Ambassadors in Vietnam call on Hanoi to support Ukraine amid Russia’s invasion

The unusual intervention comes after Vietnam abstained from voting on a UN resolution
By Roseanne Gerin
2022.03.10
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A cyclist and a motorbike driver ride past the Embassy of Denmark in Hanoi, Vietnam, in a file photo.
Associated Press

Nearly two dozen ambassadors from the European Union, Norway, Switzerland and the United States serving in Vietnam have called on Hanoi to support Ukraine, following the Southeast Asian nation’s abstention in a vote on a United Nations resolution on Russian aggression against the Eastern European country.

At an emergency session in New York on March 2, the U.N. General Assembly adopted the resolution demanding that Russia immediately end its invasion of Ukraine and unconditionally withdraw all its military forces by an overwhelming majority of 141 member states backing the measure, with only five against and 35 abstentions. A dozen member states did not vote.

Belarus, North Korea, Eritrea, Russia and Syria were the nations among the 193-member world body that voted against the resolution.

Vietnam and Laos were the two countries among the 10-member Association of Southeast Asian Nation (ASEAN) that abstained on the resolution. Russia’s ally China also abstained.

“Given the geographical distance, it is natural that Vietnam has its own interests and some different viewpoints to those of us in Europe,” said the op-ed signed by 22 ambassadors in Vietnam’s capital Hanoi. “But in this time of crisis we must all focus on the fundamental question of whether it is justified for Russia, a big country, to bully and invade its neighbor Ukraine, in order to try and redraw boundaries on the map against international rules?”

“Is it in Vietnam’s interests for the world to be ruled by that logic rather than international law and peaceful settlement of disputes?” the piece asked.

The diplomats acknowledged Vietnam’s important historical relationship with the former Soviet Union, which served as benefactor and ally to the smaller communist nation after the Vietnam War ended in 1975.

When the Soviet Union collapsed in 1991, it focused on its own political and economic reordering and no longer subsidized poor developing countries like Vietnam, which had racked up billions of dollars in outstanding debt to Soviet Russia.

The ambassadors made reference to Vietnam’s wartime experiences, saying that this is why the country knows that it important to fight for freedom and to uphold the sovereignty and territorial integrity.

“Vietnam, like Europe, understands very well what the people of Ukraine are going through,” they wrote.

“And it is precisely because of these bitter memories of war and because we all value real peace, that we should all stand together with the people of Ukraine and the overwhelming majority of the international community and call for an end to this unjust conflict,” the ambassadors said.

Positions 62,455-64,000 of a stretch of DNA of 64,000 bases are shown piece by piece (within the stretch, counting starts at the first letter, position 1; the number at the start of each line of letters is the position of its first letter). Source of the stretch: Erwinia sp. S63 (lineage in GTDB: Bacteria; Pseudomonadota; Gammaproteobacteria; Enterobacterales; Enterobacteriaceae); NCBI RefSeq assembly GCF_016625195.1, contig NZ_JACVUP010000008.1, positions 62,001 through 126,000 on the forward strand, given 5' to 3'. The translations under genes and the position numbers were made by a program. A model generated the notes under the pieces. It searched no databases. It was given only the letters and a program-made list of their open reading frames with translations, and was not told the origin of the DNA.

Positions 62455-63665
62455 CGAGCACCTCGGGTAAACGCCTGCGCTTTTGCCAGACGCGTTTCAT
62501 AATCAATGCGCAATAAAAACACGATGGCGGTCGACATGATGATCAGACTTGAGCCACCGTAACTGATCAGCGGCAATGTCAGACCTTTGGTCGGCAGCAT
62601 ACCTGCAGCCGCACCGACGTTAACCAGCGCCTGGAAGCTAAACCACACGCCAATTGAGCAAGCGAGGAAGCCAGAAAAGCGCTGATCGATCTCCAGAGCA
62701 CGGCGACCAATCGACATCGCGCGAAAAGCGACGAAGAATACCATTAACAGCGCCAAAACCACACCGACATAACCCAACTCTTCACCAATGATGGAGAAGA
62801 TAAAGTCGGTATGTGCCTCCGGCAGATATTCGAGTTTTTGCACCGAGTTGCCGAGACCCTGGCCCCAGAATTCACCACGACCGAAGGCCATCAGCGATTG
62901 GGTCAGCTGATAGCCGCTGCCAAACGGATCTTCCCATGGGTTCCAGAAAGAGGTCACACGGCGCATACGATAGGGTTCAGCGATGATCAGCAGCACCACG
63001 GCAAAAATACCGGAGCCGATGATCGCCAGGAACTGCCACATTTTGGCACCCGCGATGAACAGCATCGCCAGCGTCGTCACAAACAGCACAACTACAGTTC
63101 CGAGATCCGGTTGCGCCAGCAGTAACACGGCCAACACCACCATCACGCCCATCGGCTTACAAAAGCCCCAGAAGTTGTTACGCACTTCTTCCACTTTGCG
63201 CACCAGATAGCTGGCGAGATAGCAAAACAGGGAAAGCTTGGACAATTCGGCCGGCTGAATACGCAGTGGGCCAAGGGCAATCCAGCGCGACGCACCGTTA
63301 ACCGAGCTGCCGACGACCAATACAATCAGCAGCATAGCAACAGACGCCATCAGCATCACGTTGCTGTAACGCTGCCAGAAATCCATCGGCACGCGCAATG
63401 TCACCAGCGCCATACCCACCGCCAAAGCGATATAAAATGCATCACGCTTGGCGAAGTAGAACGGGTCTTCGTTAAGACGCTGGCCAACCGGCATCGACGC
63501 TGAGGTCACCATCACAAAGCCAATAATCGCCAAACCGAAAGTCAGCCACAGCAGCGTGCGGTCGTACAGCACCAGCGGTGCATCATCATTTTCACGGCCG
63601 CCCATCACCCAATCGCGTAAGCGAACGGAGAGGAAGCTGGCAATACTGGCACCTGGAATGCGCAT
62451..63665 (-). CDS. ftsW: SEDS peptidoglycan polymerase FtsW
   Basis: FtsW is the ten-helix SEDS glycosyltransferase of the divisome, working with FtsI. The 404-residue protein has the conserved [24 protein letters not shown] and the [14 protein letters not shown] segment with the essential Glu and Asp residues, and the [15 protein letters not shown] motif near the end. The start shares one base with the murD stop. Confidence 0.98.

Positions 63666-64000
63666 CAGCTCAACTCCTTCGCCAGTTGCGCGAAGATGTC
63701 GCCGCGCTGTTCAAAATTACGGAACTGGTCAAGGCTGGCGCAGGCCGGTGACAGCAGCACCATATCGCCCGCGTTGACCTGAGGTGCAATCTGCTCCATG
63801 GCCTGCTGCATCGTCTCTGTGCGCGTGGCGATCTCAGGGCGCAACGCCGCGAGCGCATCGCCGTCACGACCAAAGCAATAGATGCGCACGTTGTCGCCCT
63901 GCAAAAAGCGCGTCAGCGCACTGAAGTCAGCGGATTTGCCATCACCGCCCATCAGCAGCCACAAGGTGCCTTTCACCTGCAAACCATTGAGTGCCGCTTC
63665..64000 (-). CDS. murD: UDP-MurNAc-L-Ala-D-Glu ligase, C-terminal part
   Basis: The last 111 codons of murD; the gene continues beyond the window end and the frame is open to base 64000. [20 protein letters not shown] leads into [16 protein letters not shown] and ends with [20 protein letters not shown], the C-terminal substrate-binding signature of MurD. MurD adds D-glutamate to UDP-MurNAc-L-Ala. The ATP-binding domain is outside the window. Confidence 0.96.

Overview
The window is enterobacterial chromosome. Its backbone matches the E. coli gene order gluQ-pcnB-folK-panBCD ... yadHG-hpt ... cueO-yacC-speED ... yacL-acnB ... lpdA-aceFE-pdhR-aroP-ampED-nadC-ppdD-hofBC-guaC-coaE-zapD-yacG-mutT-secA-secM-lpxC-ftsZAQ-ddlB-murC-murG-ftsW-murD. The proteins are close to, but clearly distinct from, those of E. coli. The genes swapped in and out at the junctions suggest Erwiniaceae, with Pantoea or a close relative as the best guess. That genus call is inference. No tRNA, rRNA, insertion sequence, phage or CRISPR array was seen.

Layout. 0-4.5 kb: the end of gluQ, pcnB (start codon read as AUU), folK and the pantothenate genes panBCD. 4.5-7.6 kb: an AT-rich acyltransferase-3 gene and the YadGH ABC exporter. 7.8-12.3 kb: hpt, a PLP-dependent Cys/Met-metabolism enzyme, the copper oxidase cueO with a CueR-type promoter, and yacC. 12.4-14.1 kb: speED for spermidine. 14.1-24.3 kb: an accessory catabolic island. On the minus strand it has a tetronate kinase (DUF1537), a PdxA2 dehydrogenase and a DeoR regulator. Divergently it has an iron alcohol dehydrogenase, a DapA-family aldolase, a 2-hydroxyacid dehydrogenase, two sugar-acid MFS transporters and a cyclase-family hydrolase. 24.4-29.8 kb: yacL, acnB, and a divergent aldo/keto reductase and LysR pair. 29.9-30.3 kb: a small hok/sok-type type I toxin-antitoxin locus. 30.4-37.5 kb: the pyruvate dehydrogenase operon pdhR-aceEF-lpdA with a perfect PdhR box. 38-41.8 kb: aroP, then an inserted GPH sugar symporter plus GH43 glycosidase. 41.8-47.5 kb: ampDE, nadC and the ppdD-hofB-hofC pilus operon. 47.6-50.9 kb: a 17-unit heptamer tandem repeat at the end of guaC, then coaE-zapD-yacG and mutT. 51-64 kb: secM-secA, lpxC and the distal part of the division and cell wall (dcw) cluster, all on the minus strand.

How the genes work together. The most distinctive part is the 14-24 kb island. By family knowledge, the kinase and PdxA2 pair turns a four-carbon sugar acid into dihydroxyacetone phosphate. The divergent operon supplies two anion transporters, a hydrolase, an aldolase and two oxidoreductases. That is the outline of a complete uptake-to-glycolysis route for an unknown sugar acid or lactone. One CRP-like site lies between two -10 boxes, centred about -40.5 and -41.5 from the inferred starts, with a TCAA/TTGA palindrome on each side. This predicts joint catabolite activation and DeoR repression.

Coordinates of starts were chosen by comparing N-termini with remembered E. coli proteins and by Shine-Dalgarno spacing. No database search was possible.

The op-ed also mentioned that Russia’s invasion of its western neighbor is having an effect on the global economy, supply chain shortages and rising inflation.

“Energy, transport, commodity and food prices have all spiked. None of this will benefit Vietnam,” they wrote.

In conclusion, the diplomats implored Vietnam to share their view that de-escalation and withdrawal are the right actions for legal and humanitarian reasons as well as correct political choice for Russia for the international community for the sake of peace and stability.

Though the U.N. vote surpassed the two-thirds majority required to be approved. Though General Assembly resolutions are not legally binding, they carry political weight, in this case demonstrating strong international support for Ukraine and isolating Russia.

There was no mention of the op-ed in Vietnam’s state media.

Much of the Vietnamese media’s coverage of the military action in Ukraine has been pro-Moscow, though less pro-Russia bias than when Russia annexed Crimea in 2014. Hundreds of Vietnamese have been evacuated from Ukraine in recent days.

On Feb. 25, the day after Russia began what it calls a “military operation” in Ukraine, Le Thi Thu Hang, spokesperson of Vietnam’s Ministry of Foreign Affairs said that the country was deeply concerned with the armed conflict.

“We call on all relevant parties to exercise restraint, observe the United Nations Charter and the fundamental principles of international law, avoid the use of force, protect the people, and keep up dialogue to seek a peaceful solution,” she said in a statement.

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